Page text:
Temptations of the West: How to be modern in India, Pakistan and beyond
Book review: Temptations of the West: How to be modern in India, Pakistan and beyond. By Pankaj Mishra. Picador, 2011. 452 pages. R$ 24,63 (kindle, amazon.com.br)
Any book dealing with the concept of the West faces a difficulty because the West is a highly intangible construction that changes shape along with the shifts of geopolitics. For example, while Europe was historically seen as the embodiment of the West (which then had a mostly religious-historical connotation), the rise of the United States profoundly affected the concept - this became particularly visible during the Cold War, when the center of the West migrated to the United States. In the bipolar world, the concept of the West suddenly had an ideological connotation, representing the free, democratic and capitalist world.
This was highly misleading: Far from being anti-western, communism was a very much western idea. Stalinism and Maoism are not versions of oriental despotism - as many Western and non-Western scholars and policy makers tried to argue - rather, they were the result of a utopian experiment inspired, essentially, by the most radical ideals of the European enlightenment. In cultural terms, the concept of the West is just as unsettled. Today, with a supposedly anti-Western Soviet Union long gone, the concept means very different things to different people - it may have racial, political, historical, cultural, religious, geographical or geopolitical connotations - and opinions about who belongs to the West and who does not often contain inconsistencies. Despite the difficulties to measure or define the West, and thus its questionable utility, it nevertheless remains a real concept - one that people across the world use, evaluate, reject, promote or seek to emulate - whatever how they define it.
In Mishra's Temptations of the West, which is autobiography, travelogue and political and historical analysis, the West represents modernity, and the author vividly writes about India's, Pakistan's, Tibet's and Afghanistan's encounters with it, thus creating a intriguing portraits of these societies. Mishra's style is calm and objective, but the book remains very much a personal narrative - and the reader quickly identifies with the author's perspective. Despite having grown up in a small town in Northern India himself, Mishra (who now lives in Great Britain) looks at South Asia as critical outsider, thus making the book accessible even for those who have read little about India.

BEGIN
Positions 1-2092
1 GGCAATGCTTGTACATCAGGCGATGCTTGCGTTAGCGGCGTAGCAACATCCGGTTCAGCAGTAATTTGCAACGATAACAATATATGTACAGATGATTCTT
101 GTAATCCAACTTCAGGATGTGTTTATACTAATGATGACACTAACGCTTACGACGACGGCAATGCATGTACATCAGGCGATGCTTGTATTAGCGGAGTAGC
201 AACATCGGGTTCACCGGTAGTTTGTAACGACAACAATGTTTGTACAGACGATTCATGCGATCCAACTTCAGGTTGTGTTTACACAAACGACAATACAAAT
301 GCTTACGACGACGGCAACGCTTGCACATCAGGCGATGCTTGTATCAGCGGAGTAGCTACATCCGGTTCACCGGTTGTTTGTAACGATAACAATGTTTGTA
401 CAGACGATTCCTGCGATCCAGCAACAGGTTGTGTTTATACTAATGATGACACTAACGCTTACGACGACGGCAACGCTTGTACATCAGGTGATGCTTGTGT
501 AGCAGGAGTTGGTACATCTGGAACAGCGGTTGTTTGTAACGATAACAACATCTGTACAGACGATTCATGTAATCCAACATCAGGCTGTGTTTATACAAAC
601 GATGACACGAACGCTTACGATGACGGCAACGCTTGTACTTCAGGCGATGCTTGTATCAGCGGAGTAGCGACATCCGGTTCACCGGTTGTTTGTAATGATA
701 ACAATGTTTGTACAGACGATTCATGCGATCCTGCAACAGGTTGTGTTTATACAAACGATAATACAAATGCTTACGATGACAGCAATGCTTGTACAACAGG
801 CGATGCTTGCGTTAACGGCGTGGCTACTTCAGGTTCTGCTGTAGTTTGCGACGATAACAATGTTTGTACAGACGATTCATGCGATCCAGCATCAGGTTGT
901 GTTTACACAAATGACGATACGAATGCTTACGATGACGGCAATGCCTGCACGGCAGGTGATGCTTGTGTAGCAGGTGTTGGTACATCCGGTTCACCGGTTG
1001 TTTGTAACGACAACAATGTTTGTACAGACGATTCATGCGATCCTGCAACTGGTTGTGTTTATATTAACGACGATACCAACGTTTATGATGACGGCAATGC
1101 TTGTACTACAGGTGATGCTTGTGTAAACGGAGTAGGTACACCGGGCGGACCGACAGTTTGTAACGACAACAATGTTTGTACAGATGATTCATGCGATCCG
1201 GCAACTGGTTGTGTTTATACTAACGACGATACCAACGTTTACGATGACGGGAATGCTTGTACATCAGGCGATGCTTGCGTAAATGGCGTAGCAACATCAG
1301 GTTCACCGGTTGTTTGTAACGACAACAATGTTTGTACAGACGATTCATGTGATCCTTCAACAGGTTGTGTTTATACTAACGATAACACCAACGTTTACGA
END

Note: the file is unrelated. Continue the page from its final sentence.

In the chapter "Allahabad", Mishra neatly portrays the Nehru clan, whose contradictions and identity struggles reflect India's difficult encounter with modernity - as when he recounts how Nehru’s sister, educated by a British governess, looked down on Nehru's wife Kamala because the latter did not speak English fluently. Interestingly, in the crucial days before and after Partition in 1947, Nehru, whose identity was strongly influenced by British culture, paid more attention to the incompetent Lord Mountbatten than in many of his Indian advisors, including Gandhi.
The image Mishra paints of India is profoundly unsettling - a society not only of unspeakable poverty, violence and hopelessness, but also of widespread corruption, lawlessness and opportunism - which starkly contrasts the India the West longs to see - vibrant, exotic, innovative, democratic, and fundamentally benign. His chapter on Kashmir is particularly depressing. Mishra continuously questions the depth of India's democracy given that many pre-independence power structures remained in place after democratization. His continuous focus on Muslim-hating Hindu nationalists, principally in the chapter "Ayodhya" is a continuous theme repeated somewhat excessively, overstating their influence in Indian society - although the plight of Muslims remains a major concern in India.
Hindu nationalists who reject 'Western influence' and who promote 'traditional values' cannot escape the contradiction that Hinduism as it figures in Indian politics today is a byproduct of an encounter with the West - in fact, anti-colonial movements reinvented Hinduism as a religion so that it could serve as a valid defense to the West, thus unwittingly creating a simplified belief system molded according to the Western concept of 'religion'. The idea that Indian tradition could not help but change profoundly upon being in contact with the West is an important theme in the book. Mishra sees societies in South Asia as striving for a modernity not distinctly framed for themselves, but irreversibly deformed by the inheritance of western colonialism. A powerful example is Mishra's analysis of democratic politics on cast identity, often formalizing and thus exacerbating relations between different casts and religions for the purpose of winning an election, rather than focusing on social or economic issues.
As the shift of global power away from the United States and Europe will run its course, the West will be less often associated with modernism. The first region in the world for this to become visible is, paradoxically, Africa, where elites increasingly look towards China rather than the West. Yet the interesting question arises how countries so profoundly shaped by their contact with a modern and dynamic West will behave once the West is no longer considered to be more modern or richer. Will Hinduism regain its pre-Western form? Or will the West leave, even after its relative decline, a lasting (yet not necessarily positive) legacy in all the societies it temporarily occupied?